Free Program to Prevent Diabetes
These snacks may be leading to weight gain and increased blood sugar and diabetes risk. Here is how to spot and avoid them.
Snacks can satisfy hunger and provide essential nutrients, but they can also contribute to weight gain and increased risk for diabetes. These are some snacks to be aware of in case you may have prediabetes and not even know it.
Problem snack: Soft drink or sports drink.
Soft drinks, sports drinks, energy drinks, fruit drinks, sweetened coffee beverages, and sweet tea are among the top sources of added sugar for Americans, and they are strongly linked to higher diabetes risk, not to mention weight gain. Water is a calorie-free, sugar-free alternative that is free.
Problem snack: Tortilla chips or potato chips
Crunchy, delicious, and convenient, they are also fatty, starchy, and high in calories. Veggie chips can be healthier options, but read the label: they often have potato or other starch as their main ingredient and have very little actual “vegetable” in them. Nuts can offer a crunch, though stick to a small serving size. Store-bought roasted seaweed snacks and baked kale chips with sea salt and parmesan cheese are other options.
Problem snack: Sausage sticks
They may be low-carb protein snacks, but they are full of saturated fat, which interferes with insulin’s action. Beef jerky is a lean alternative. Single-serving portable protein snacks that do not contain red meat include string cheese, plain yogurt, pouches of tuna, and hard-boiled eggs.
Problem snack: Candy bar
Candy bars take up a certain amount of space in vending machines, but too many of them are sure to expand your waistline and shoot blood sugar up. If you are stuck with the vending machine as the only option, look for nuts or at least trail mix. It will have healthy fats and fiber.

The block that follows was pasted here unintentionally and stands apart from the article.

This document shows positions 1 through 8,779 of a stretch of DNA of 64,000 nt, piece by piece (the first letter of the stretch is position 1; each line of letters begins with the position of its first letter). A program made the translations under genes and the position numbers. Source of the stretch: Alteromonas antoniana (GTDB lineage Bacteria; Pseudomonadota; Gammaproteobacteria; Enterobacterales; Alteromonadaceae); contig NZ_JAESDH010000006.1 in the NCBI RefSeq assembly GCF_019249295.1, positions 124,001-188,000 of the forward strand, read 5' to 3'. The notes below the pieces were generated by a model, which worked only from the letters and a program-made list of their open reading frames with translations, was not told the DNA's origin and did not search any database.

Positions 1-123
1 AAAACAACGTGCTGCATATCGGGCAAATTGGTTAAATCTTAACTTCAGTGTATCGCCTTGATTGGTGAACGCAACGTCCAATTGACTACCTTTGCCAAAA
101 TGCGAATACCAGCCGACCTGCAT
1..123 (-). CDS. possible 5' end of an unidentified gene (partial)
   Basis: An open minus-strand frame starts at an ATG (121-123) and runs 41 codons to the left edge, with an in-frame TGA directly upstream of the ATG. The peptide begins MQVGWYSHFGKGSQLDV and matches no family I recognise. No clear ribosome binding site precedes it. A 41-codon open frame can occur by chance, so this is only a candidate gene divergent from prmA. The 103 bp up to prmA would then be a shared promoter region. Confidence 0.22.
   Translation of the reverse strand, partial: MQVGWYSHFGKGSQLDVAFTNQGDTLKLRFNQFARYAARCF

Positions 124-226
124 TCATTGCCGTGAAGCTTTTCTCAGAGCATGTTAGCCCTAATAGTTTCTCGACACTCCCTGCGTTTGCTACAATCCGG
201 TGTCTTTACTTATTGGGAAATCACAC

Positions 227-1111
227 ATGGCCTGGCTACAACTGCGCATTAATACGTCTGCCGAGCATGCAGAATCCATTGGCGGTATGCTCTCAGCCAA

Problem snack: Cheese puffs
They may be puffy, but they are not really cheesy, since cheese puffs can have more starch or corn meal and more oil than cheese. Bean puffs and air-popped popcorn can be healthier alternatives if you want something puffy, and low-fat string cheese can satisfy your cheese craving.
Problem snack: Sandwiches
There is nothing wrong with a sandwich, but they can quickly get big or amass less-healthy ingredients, such as white bread, mayo, jam, and fatty meats. You can cut back on refined carbs by choosing an apple or celery with peanut or almond butter. To add whole grains, start with whole-grain crackers, half of a whole-grain English muffin, or a slice of whole-wheat bread and add peanut butter or tuna, low-fat cheese, or leftover chicken breast with lettuce, tomato, and mustard.
Problem snack: Cookies
Cream or peanut butter-filled sandwich cookies, chocolate chip cookies, and oatmeal cookies are standard vending machine fare, and toaster pastries are similar. They can be high in carbohydrates, sugar, fat, and calories, and low in nutrition. Instead, what about a piece of fruit, such as a sweet, crunchy apple? It is naturally portable and portion-controlled.
Problem snack: Granola bars
Granola bars and cereal bars often claim to be healthy, but they can be high in sugar and added fats. Instead, single-serve boxes of unsweetened whole-grain cereal, such as regular Cheerios, are healthier and just as easy. You can buy them in bulk and keep them where you need them, and even add milk for some protein.
If your snacks aren’t the healthiest, it may be a sign that there are other habits, too, that are putting you at risk for high blood sugar. In less than a minute, you can take the Diabetes Risk Test and find out if you may have prediabetes. Then check to see if you are eligible for Lark’s Prediabetes Prevention Program!